Humphrey walked slowly down the dark street, head down, gobs of fat rolling gently from side to side. His weight wore him down even more than normal in this moment of sorrow.
He’d been turned down for the piloting position at Carpet Fliers. Again. The ticket to a good life, gone.
It wasn’t that he wasn’t qualified. He was experienced. He’d piloted carpets half his life, and had earned the best of marks. When it came to taking carpets in for landings—the trickiest part—none but the best could touch Humphrey. No, that wasn’t the problem. It was something else.
He was fat.
It wasn’t that the huge commercial carpets couldn’t take him up. But it took twice as much flying power to raise a four-hundred pound man as one who weighed two-hundred.
Humphrey had tried dieting, but it just hadn’t worked out. He’d stick to the diet for a few days, sometimes even a few weeks. But he could never keep it up. He’d given up on himself.
He was a bum.
Even in his funk, Humphrey detected a sudden motion from a block away. Someone was moving stealthily towards him. You just weren’t safe anymore, he thought, not with the legalization of laser stones. There just weren’t enough policemen to patrol the streets.
Humphrey didn’t wait to see what the man wanted. He ducked into the nearest doorway, barely fitting his huge frame through it, and slammed the door shut. He was safe.
“Can I help you?” Humphrey looked up, startled. It was the proprietor of the shop he’d entered. A tiny little man with snow white hair and waves upon waves of wrinkles. “You look rather troubled,” the old man continued.
“Someone was after me,” Humphrey replied, breathlessly.
“Well, while you are in here, perhaps I can interest you in a few stones?”
Humphrey looked around and noted the shelves and shelves of stones along the walls. Magic stones. There were undoubtedly some he could use, but most seemed outside his price range. Except for a few low-paying menial jobs, he’d been unemployed for years, since his weight had cost him his piloting job. Humphrey sighed.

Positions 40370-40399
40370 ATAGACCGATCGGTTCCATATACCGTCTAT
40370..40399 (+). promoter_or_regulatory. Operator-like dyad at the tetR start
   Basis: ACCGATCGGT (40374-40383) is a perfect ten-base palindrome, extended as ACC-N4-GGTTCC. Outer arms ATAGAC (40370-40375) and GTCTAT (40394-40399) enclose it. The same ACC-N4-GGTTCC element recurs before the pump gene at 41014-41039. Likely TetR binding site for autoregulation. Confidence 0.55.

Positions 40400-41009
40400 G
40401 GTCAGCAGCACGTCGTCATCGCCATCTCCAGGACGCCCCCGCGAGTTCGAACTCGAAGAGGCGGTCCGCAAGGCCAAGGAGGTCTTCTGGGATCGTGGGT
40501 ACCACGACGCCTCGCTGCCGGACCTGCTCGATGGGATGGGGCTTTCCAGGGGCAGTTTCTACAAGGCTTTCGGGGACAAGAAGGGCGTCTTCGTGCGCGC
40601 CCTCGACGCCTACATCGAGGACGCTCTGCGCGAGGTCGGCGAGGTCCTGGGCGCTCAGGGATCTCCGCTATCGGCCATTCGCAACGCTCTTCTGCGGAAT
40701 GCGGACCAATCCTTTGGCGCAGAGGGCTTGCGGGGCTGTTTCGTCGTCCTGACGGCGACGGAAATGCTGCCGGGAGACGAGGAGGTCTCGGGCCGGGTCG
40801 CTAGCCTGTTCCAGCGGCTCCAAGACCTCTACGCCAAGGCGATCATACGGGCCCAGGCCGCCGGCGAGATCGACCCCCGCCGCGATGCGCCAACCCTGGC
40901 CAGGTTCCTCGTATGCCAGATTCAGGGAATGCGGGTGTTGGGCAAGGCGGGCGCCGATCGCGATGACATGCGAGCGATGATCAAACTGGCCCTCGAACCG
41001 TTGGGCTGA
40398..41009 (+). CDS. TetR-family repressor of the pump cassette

“You might be interested in this reducing stone,” the man said, holding out a bright blue stone in his hand. Humphrey took it. “Guaranteed to take off up to a hundred pounds a week, with no side effects other than baggy clothing. What’d’ ya say?”
Humphrey was definitely interested in this one. But he’d never heard of this new item, and he read all the dieting magazines. “How come I never heard of one of these?” he asked.
“It’s a new item. Normally, it costs five hundred zewls, but I can let you have it for two hundred.” The storekeeper leaned closer, and whispered as if there was someone listening. “I got a special deal last month, but my source won’t give me more unless I prove I got a market. So I’m selling it at cost. What’d’ya say?”
“I’ll take it,” Humphrey decided. He put the stone on the counter and got out his wallet. The shopkeeper opened the cash register. Soon the deal was made. The shopkeeper wrapped the reducing stone in a bag and handed it to Humphrey. Humphrey reached for it hungrily.
But they missed the connection. The shopkeeper let go of the bag before Humphrey had it in his hand. The bag dropped. There was a sickening sound of something shattering. Both men stared. The shopkeeper knelt down and poured out the contents of the bag. The reducing stone was broken into a thousand shards.
“You dropped it, you fat oaf!” the shopkeeper cried, shaking his finger at him. “It was in your hand!”
“You let go too soon!” Humphrey cried in despair. He dropped to the floor and grabbed the shards. “You have another one, don’t you?”
“That was my only one! And there won’t be any more coming—I’m closing the store and retiring next month.”
Humphrey’s shoulders slumped as he slowly shuffled to the door, his mind in a daze. Nothing went right for him. If he had been a dog, his tail would have been between his legs. Being a human, he just stared at his feet.
“Hey, look, I’m sorry about what happened,” the shopkeeper called out to him. “And about what I called you. Look, I don’t have any more reducing stones, but how about if I give you something else in its place?”
When Humphrey didn’t answer, the shopkeeper came around the counter and ran after him. “Look, take this. I don’t want any unsatisfied customers. This is the least I can do.”
“What is it?” Humphrey asked.
“It’s a time stone. Guaranteed by the Wizard’s council! Guaranteed immunity to the user. It’s worth more than the reducing stone, but I got a good supply of these. I can let one go. What’d’ya say?”
It wasn’t what Humphrey wanted, but with the reducing stone destroyed, what could he do? Time stones could be useful. Besides, if he didn’t take it, the storekeeper would be insulted.
“I’ll -- [End of Preview.]